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Title: Cellulose Degradation Kinetics of Two Novel Bacterial Isolates That Preferentially Hydrolyze Crystalline Domains

item SOARES, JASON - Us Army Natick Center
item RAGAUSKAS, ARTHUR - Georgia Institute Of Technology
item MULLER, WAYNE - Us Army Natick Center
item Ziemer, Cherie
item ARCIDIACANO, STEVE - Us Army Natick Center

Submitted to: American Society for Microbiology General Meeting
Publication Type: Abstract Only
Publication Acceptance Date: 3/14/2010
Publication Date: 5/27/2010
Citation: Soares, J.W., Ragauskas, A., Muller, W.S., Ziemer, C.J., Arcidiacano, S. 2010. Cellulose Degradation Kinetics of Two Novel Bacterial Isolates That Preferentially Hydrolyze Crystalline Domains [abstract]. American Society for Microbiology General Meeting, May 23-27, 2010, San Diego, CA. 2010 CD-ROM.

Interpretive Summary:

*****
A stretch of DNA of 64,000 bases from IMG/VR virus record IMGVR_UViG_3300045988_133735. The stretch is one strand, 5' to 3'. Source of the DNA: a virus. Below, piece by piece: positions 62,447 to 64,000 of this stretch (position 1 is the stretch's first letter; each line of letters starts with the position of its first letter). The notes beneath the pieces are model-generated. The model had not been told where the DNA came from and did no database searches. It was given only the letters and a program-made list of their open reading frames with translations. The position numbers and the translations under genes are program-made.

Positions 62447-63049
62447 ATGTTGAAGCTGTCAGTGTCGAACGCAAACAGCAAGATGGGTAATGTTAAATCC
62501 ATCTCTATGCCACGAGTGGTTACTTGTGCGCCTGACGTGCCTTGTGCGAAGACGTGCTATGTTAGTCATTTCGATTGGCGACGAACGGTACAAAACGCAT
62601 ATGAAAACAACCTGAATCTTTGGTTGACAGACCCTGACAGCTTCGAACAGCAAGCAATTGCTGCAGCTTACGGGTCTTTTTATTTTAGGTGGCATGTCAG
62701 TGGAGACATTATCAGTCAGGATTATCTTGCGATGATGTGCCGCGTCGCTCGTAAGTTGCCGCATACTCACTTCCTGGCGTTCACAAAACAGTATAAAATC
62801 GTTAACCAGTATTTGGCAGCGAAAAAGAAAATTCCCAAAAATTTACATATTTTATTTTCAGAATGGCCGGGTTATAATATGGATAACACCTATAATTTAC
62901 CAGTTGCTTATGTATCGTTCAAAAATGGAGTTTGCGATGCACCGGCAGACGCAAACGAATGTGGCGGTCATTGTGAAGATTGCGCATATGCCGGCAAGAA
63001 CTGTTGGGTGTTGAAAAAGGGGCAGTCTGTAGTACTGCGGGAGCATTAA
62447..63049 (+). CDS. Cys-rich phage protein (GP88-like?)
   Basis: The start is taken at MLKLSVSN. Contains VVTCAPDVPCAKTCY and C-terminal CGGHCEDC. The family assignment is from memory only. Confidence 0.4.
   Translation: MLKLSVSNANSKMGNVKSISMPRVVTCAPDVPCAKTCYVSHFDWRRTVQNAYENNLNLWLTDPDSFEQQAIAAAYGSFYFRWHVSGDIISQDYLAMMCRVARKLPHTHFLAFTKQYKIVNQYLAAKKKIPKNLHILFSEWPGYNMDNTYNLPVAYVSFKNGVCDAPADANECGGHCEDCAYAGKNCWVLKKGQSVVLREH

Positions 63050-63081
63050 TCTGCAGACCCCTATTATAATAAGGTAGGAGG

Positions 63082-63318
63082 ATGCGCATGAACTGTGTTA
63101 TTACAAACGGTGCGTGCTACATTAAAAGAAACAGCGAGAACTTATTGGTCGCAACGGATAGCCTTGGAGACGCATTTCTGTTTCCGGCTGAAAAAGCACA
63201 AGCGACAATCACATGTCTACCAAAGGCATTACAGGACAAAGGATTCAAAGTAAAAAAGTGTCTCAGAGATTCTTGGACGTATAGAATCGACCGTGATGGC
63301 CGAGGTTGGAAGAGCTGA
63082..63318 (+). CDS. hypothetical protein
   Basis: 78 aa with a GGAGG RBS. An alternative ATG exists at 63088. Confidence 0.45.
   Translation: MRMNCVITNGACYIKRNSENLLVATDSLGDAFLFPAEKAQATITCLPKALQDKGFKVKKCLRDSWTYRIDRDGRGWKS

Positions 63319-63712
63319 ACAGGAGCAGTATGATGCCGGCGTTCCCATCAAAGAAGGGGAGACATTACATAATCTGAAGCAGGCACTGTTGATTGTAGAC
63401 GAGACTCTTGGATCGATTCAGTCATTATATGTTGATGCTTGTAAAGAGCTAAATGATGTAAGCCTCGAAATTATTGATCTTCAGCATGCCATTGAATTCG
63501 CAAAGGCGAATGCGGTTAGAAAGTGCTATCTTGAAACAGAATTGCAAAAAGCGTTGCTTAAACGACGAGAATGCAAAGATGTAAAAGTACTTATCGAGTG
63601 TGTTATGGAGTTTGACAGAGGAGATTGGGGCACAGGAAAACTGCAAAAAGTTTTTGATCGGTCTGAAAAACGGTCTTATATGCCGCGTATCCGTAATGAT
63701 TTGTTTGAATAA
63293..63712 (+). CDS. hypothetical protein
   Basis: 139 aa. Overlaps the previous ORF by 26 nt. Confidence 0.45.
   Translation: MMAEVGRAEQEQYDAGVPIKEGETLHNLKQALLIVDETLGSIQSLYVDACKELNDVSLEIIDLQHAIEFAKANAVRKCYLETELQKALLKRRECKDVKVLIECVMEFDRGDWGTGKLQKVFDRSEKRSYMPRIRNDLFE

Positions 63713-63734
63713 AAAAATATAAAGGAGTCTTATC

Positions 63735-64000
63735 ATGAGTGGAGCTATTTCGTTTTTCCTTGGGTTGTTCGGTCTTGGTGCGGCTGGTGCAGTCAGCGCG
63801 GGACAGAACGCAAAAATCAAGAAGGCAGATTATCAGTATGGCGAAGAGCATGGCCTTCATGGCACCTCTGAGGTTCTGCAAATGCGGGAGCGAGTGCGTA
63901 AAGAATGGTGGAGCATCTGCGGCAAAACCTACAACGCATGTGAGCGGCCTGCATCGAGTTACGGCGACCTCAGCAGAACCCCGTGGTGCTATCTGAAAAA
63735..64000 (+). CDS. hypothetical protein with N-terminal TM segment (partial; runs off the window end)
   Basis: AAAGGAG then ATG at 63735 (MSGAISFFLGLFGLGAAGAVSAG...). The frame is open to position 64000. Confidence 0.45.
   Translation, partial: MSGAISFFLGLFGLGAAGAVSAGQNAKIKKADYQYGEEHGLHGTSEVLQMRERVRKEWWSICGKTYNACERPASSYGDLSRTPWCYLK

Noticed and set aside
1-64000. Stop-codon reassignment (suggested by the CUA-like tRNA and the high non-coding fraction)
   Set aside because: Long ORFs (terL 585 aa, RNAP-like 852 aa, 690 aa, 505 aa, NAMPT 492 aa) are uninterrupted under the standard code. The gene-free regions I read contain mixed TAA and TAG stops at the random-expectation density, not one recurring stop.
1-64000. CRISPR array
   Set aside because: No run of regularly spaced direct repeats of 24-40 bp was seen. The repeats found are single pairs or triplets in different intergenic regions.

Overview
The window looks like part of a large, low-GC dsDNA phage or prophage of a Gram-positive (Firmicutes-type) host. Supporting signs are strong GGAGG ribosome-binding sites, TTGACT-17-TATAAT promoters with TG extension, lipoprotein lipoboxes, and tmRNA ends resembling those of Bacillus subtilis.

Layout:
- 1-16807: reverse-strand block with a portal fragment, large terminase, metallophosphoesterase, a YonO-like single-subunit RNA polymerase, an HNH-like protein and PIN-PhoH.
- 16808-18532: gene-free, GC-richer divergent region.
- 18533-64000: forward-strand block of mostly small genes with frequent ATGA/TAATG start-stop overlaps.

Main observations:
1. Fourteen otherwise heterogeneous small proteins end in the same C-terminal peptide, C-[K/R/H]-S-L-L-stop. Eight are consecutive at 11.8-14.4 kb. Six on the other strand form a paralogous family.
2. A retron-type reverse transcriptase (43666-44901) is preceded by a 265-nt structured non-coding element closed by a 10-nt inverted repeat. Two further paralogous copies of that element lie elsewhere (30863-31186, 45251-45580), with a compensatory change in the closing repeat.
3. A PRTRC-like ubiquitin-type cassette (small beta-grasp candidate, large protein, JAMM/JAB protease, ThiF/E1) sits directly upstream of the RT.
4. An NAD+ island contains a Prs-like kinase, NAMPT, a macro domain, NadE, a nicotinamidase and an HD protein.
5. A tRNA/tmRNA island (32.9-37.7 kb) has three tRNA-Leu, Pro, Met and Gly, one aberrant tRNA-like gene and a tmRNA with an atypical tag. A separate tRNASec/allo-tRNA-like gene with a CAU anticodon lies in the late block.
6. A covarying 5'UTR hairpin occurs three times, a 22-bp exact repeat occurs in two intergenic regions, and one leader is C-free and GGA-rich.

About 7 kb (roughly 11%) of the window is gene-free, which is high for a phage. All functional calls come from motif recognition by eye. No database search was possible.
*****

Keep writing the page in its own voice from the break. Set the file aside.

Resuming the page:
Technical Abstract: Conversion of cellulosic biomass to bioenergy is extremely attractive in the recent climate of renewable energy research. Although a large number of organisms and fungi that have been isolated and characterized demonstrate an ability to hydrolyze both amorphous and crystalline domains of cellulose, overall hydrolysis efficiency is limited due to the preferential hydrolysis of the amorphous region. Therefore, a major challenge to achieving an optimal conversion is the hydrolysis efficiency of the crystalline domains. Hydrolysis of the most highly crystalline cellulose (Ia and Iß) serves as the rate limiting step in the overall conversion process. Previously, two novel cellulolytic bacteria were isolated and characterized for cellulolytic properties. Preliminary evaluations indicated both isolates were capable of preferentially hydrolyzing the recalcitrant crystalline material; crystallinity was reduced by 34-44%. There are no known reports of bacteria that preferentially target this type of cellulose. Here, a detailed investigation of the novel isolates’ growth and hydrolysis kinetics was conducted. Time course studies were performed by introducing cellulosic substrates ranging in crystallinity from 0-80% as the sole carbon source in batch cultures. The isolates’ growth kinetics were ascertained through protein and dye release assays and correlated to cellulose hydrolysis, predominantly determined through CP/MAS 13C solid state NMR. Furthermore, Congo Red overlay assays were conducted to qualitatively evaluate cellulose hydrolysis. Preliminary results indicate growth on crystalline cellulose, with a lack of growth on the amorphous substrate. Kinetic studies to determine the domains of crystalline cellulose that are preferentially hydrolyzed are ongoing. To understand the mechanism of the cellulose hydrolysis, cell turbidity studies were conducted. A reduction in turbidity upon exposure to cellulose is evident, which is indicative of a cellulosome. The realization of organisms that can preferentially hydrolyze crystalline cellulose has the potential for a breakthrough in bioenergy research.